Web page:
4. How did you pick your subjects? What was the criteria? After all, there are so many fabulous people in the world!

So true! There are many, many fabulous people in the world and I’m so grateful to know my share of them. For 40+ and Fabulous I wanted to share a sampling of stories of women from all backgrounds and all walks of life; women who were willing to be transparent and not just scratch the surface, and women that women could relate to.

Of the women in the book, I personally knew maybe 4 of them. For the others, I held sort of an internet casting call and selected from those who seemed most passionate about these stages of life. The women range in age from 40 to mid 70’s so there’s really something here for everyone.

5. Anything else you'd like to share about being 40+ and fabulous?

I always like to stress that being 40+ and Fabulous has nothing to do with the clothes you wear, the car you drive or the zip code you live in. 40+ and Fabulous is a state of mind. It’s how you look the world in the eye, shoulders back, head tall appreciating where you’ve been, treasuring where you are and looking forward to, with great anticipation, all you are yet to become. Move forward boldly and enjoy the journey, girls. Welcome to 40+ and Fabulous!

Follow Sondra on Twitter.



Friday, March 11, 2011

Money: Keep Track of Your Finances, Even If You're Not in Charge of Them

I don't care how in love you are. Or just recently married. Or rock-sure about your relationship.

I don't know why we keep needing to learn this lesson generation after generation, but we do.

Ladies, learn everything about your financial situation, down to the last penny. Where is your money? How is it coming in and going out?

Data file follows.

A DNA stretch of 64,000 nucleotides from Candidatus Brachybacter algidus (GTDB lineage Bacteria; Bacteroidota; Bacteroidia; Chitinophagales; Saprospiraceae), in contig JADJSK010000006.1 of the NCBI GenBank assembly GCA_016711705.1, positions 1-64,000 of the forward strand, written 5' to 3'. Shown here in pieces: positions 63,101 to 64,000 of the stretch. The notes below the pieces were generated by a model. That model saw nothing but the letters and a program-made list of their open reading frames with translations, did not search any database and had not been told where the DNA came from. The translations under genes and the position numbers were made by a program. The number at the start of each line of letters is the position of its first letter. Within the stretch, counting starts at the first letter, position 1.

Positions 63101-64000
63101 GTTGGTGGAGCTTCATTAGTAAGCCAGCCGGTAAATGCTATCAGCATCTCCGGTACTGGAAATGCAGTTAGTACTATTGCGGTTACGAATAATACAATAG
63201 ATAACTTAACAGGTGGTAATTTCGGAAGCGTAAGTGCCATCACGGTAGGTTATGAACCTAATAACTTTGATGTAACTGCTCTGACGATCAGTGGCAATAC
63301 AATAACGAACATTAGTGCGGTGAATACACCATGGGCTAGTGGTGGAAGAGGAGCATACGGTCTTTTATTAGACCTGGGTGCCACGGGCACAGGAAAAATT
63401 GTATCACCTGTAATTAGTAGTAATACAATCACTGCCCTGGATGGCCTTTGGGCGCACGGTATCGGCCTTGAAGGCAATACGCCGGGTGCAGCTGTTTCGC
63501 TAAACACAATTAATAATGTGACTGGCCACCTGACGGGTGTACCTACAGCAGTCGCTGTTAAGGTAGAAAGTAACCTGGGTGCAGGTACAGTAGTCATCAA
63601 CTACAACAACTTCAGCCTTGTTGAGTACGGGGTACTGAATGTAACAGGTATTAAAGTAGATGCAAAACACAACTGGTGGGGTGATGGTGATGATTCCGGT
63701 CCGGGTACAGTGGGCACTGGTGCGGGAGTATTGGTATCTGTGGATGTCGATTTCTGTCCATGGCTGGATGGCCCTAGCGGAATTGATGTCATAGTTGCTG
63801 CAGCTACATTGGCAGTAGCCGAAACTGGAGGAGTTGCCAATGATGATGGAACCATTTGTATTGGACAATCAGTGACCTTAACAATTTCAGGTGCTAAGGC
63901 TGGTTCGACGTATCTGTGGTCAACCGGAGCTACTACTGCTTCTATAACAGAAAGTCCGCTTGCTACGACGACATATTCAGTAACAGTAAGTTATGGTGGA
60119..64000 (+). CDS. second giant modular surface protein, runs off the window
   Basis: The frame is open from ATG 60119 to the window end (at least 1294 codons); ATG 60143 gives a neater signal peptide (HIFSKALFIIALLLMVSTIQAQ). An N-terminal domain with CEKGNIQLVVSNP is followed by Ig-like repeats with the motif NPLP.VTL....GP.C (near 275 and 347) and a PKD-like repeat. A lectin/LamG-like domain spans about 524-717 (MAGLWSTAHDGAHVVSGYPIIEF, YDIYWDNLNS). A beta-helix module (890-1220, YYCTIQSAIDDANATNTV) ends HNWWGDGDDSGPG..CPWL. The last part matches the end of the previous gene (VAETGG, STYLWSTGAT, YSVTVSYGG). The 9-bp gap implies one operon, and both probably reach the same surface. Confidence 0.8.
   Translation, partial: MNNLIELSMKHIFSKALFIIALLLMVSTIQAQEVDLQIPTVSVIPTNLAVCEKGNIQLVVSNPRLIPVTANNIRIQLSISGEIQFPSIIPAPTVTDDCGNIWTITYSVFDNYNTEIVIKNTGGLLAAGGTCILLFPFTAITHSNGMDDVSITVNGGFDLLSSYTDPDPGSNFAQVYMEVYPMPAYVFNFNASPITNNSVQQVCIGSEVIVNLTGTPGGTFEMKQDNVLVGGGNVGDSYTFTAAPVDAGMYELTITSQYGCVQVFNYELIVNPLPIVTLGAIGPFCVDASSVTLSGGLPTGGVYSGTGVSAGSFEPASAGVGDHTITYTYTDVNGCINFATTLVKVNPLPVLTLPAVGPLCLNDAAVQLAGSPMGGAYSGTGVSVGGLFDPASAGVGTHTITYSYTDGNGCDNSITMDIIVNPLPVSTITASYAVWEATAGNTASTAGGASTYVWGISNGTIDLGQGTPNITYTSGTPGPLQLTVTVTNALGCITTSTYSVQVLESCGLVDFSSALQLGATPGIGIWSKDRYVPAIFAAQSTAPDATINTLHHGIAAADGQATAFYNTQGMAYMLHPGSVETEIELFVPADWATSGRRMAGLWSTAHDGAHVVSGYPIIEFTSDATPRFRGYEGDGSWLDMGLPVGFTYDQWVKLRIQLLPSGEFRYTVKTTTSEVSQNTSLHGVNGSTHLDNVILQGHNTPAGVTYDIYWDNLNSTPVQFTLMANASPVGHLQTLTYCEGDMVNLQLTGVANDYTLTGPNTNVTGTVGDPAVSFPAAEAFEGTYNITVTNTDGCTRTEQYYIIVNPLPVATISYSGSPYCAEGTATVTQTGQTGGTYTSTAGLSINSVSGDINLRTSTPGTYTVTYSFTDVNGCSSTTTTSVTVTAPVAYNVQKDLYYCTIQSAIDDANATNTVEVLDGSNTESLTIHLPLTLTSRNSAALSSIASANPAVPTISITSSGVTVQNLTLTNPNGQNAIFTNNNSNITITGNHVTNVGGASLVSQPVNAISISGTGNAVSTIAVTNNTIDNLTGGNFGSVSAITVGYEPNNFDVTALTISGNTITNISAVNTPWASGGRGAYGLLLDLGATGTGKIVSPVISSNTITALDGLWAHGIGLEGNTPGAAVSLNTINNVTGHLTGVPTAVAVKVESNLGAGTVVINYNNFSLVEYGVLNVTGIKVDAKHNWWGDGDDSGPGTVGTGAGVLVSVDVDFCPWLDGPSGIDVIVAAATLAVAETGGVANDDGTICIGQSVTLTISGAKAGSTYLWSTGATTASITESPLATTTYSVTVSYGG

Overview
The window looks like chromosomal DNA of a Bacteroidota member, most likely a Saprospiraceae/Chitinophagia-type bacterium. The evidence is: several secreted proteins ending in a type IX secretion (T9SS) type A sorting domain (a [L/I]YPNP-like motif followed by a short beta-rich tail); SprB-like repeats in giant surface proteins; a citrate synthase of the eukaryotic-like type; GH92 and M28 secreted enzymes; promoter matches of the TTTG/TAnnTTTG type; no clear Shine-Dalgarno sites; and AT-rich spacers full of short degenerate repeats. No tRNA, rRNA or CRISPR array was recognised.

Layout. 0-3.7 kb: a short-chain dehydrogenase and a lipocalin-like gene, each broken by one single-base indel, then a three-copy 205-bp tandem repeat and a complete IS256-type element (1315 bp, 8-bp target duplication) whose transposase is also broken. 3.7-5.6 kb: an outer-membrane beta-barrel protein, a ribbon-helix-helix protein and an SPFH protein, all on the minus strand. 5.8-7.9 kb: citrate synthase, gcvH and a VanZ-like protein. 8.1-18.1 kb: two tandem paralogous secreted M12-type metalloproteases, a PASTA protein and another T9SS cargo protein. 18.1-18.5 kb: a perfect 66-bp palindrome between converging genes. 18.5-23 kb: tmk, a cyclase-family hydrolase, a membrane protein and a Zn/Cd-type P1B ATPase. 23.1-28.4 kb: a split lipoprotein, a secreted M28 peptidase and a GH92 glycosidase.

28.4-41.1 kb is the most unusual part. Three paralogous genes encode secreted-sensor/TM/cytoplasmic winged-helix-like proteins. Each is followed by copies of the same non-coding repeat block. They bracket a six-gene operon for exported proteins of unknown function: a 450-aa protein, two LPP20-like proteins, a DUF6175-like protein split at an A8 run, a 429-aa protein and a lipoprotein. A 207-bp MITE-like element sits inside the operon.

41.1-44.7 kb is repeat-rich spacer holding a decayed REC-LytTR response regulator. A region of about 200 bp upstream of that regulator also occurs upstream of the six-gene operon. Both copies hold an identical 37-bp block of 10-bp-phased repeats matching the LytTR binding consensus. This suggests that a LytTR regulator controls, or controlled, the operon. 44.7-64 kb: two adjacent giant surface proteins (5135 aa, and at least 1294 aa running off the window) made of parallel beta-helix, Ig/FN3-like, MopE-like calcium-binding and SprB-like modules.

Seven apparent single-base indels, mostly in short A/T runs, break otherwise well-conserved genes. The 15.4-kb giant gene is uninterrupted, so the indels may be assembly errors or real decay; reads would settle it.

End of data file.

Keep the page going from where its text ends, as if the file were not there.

Not convinced? Read this cautionary tale from San Diego journalist Eilene Zimmerman in Salon. And then go balance your books.

Thursday, March 10, 2011

Fun: Wilhelmina Model Search Seeks Foxy Women Over 40

Feelin' foxy?

The Wilhelmina modeling agency is holding a modeling contest for women over 40. In a way it's a little sad that there actually has to be this classification -- after all, why can't they just all be models? And I'm pretty sure the model they have there isn't over 40, but whatever.

Here you go, if you're up for it! But remember what we said earlier this week about making strategic career decisions.





Wednesday, March 9, 2011

Fun: March Madness for Women over 40 Who Play Basketball, Don't Keep Score

Heather Stevens-Kittner looks to pass off the ball during a women's basketball league game at the Jewish Community Center in Fairfax. (For The Washington Post)


I loved this story from the Washington Post, about  a basketball league for women in their 40s through 60s that began in 1991.


"It's the game in its purest form. We love this game," Heather Stevens-Kittner of Arlington said as she sat in a chair waiting to get back on the court. "We love playing this game. We don't care who wins. We don't care who scores. When someone on the other team makes a nice play, we cheer."